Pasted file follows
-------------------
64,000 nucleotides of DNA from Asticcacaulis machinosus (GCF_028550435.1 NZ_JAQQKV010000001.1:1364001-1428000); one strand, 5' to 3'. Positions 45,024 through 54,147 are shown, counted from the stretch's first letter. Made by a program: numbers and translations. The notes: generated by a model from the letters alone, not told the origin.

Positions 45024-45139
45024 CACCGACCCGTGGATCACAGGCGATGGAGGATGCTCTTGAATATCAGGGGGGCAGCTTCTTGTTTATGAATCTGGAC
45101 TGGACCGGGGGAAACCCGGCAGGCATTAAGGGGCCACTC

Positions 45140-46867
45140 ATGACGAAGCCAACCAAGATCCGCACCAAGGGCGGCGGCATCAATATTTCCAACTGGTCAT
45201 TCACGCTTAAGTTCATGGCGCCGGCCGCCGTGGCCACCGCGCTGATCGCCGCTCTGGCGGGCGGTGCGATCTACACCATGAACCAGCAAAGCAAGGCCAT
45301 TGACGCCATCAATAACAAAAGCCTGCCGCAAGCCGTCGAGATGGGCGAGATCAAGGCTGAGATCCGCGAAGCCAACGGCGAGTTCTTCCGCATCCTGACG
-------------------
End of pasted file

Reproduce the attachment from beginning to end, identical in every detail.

64,000 nucleotides of DNA from Asticcacaulis machinosus (GCF_028550435.1 NZ_JAQQKV010000001.1:1364001-1428000); one strand, 5' to 3'. Positions 45,024 through 54,147 are shown, counted from the stretch's first letter. Made by a program: numbers and translations. The notes: generated by a model from the letters alone, not told the origin.

Positions 45024-45139
45024 CACCGACCCGTGGATCACAGGCGATGGAGGATGCTCTTGAATATCAGGGGGGCAGCTTCTTGTTTATGAATCTGGAC
45101 TGGACCGGGGGAAACCCGGCAGGCATTAAGGGGCCACTC

Positions 45140-46867
45140 ATGACGAAGCCAACCAAGATCCGCACCAAGGGCGGCGGCATCAATATTTCCAACTGGTCAT
45201 TCACGCTTAAGTTCATGGCGCCGGCCGCCGTGGCCACCGCGCTGATCGCCGCTCTGGCGGGCGGTGCGATCTACACCATGAACCAGCAAAGCAAGGCCAT
45301 TGACGCCATCAATAACAAAAGCCTGCCGCAAGCCGTCGAGATGGGCGAGATCAAGGCTGAGATCCGCGAAGCCAACGGCGAGTTCTTCCGCATCCTGACG